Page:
being similar to a previous decision. Employers will also note that the material detriment test for employees to satisfy under regulation 4(9) is likely deemed higher than had previously been the case. Another relevant consideration for employers in a scenario such as this is that the changes to TUPE in January brought in change of location as a potential ETO reason.
Disregarding medical evidence
8 September 2014
A recent decision of the Employment Appeals Tribunal (EAT) provides a warning to employers that if they are to disregard medical evidence provided by an employee, they should consider getting their own medical evidence prior to making a decision to dismiss.
Many thanks to BusinessHR for this report on the EAT decision in the case of Perth & Kinross Council v Gauld.
Mrs Gauld, a solicitor, returned to work after a period of absence during which she had received treatment for cancer. She went off sick again, this time with work-related stress. While absent, she made allegations against her manager (which she subsequently withdrew) that the manager had caused her stress as she was unsupportive and had undermined her. The employer investigated this and found no evidence of this. It therefore commenced disciplinary action on the basis that the complaints were "unfounded and inappropriate" and "had no basis in fact". At the disciplinary hearing, Mrs Gauld produced a report from her clinical psychologist, who felt that she had returned to work too early and was suffering from post-traumatic stress. The manager did not accept that her actions had been affected by her illness, and dismissed her for gross misconduct. On appeal, Mrs Gauld submitted a more detailed report from her psychologist. This stated that her behaviour was due to over- sensitivity to perceived criticism which was common in those with cancer-related post-traumatic stress disorder. The appeal panel did not accept the psychologist's view although it did reduce her dismissal to dismissal with notice. Mrs Gauld succeeded in her unfair dismissal claim. The tribunal found that her employer had, on two occasions, disregarded her medical evidence without good reason, but had then failed to obtain its own medical evidence. This meant that the belief that the actions were unrelated to her condition were not reasonable, and her dismissal was not therefore a reasonable response. The EAT upheld the tribunal's decision.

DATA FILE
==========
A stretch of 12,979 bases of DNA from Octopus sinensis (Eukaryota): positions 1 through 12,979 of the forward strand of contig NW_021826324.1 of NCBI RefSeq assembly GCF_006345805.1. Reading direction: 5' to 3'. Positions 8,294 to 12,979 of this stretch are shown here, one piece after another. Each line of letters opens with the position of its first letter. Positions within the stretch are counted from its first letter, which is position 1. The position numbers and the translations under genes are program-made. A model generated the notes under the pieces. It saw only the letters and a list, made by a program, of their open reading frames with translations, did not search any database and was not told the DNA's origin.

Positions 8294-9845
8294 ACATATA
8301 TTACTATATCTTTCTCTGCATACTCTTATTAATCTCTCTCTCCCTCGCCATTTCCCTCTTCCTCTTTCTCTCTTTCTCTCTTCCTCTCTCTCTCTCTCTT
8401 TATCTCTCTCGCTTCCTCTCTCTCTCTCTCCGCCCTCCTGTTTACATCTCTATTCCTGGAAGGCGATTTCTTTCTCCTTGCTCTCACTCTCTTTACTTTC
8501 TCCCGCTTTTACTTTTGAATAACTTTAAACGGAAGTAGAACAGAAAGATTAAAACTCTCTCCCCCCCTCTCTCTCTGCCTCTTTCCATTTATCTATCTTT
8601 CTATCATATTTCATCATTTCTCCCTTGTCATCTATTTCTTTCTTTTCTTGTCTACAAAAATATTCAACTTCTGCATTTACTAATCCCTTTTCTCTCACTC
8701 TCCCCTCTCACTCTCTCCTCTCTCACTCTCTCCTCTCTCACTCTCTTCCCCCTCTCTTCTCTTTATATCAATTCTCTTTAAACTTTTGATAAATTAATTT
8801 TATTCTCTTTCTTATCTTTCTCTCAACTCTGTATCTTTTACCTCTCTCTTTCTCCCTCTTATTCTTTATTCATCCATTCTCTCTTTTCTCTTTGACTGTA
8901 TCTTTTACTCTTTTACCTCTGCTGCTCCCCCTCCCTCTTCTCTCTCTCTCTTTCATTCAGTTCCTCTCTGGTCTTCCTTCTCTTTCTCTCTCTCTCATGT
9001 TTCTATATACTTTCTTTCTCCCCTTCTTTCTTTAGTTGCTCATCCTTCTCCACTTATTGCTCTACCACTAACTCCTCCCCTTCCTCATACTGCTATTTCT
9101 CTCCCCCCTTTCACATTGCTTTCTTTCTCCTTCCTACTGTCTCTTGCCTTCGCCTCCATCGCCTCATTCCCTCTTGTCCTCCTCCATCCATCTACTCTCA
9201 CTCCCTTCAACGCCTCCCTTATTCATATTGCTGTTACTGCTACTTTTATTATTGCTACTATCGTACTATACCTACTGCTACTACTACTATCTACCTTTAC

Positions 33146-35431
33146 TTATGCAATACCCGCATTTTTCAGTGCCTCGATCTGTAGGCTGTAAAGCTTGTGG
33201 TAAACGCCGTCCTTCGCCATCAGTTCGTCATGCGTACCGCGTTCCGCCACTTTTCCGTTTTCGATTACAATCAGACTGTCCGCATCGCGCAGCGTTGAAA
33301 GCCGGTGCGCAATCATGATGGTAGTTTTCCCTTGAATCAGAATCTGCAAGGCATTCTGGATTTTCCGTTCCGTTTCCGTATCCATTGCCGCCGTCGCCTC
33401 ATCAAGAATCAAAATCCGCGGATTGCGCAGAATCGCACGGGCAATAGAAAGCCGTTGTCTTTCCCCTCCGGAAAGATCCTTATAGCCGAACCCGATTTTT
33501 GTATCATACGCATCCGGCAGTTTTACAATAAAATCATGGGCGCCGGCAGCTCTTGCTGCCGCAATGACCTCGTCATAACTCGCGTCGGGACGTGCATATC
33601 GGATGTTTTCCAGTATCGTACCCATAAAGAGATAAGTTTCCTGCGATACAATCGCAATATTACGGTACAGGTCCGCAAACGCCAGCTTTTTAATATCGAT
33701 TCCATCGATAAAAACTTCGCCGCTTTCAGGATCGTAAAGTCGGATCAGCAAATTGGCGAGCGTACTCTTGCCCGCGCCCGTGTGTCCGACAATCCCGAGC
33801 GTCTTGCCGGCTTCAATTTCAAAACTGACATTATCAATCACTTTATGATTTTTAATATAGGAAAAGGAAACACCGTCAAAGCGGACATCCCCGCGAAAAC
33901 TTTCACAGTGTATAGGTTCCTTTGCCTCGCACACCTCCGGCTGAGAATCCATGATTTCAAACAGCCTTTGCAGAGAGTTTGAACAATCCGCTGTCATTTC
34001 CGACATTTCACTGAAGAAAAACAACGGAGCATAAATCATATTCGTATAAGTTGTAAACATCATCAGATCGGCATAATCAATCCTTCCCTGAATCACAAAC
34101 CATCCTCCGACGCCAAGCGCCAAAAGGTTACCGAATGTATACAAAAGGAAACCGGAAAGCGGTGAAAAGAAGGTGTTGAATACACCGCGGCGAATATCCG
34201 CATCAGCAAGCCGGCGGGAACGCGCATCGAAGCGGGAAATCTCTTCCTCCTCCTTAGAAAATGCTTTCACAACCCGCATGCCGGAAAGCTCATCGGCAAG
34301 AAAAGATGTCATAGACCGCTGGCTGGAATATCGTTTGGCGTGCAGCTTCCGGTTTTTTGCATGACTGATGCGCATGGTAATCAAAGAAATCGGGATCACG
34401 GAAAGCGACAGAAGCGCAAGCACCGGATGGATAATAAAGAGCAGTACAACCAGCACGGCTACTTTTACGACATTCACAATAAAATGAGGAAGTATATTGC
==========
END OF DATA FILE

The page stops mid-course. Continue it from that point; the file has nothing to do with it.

Employment Tribunal can award costs of in-house lawyer
8 September 2014
Can an employer recover costs in respect of time spent by a legally qualified in-house representative?
Thanks to Daniel Barnett for bringing us Nicholas Hill’s case summary:
It has long been the position that such costs are recoverable (Wiggins Alloys Ltd v Jenkins  IRLR 275) and the definition of 'costs' in the Rules of Procedure did not change the position.
The Claimant's claim was struck out as a result of his failure to comply with case management directions. The Employment Judge made an order for costs.
The Claimant/Appellant argued that the definition of costs, found successively in rule 38(3) of the 2004 Rules and rule 74(1) of the 2013 Rules, did not permit the award of in-house legal costs. He contended that the definition was exhaustive and the words 'fees, charges,
CIPP Policy News Journal
08/04/2015, Page 120 of 521
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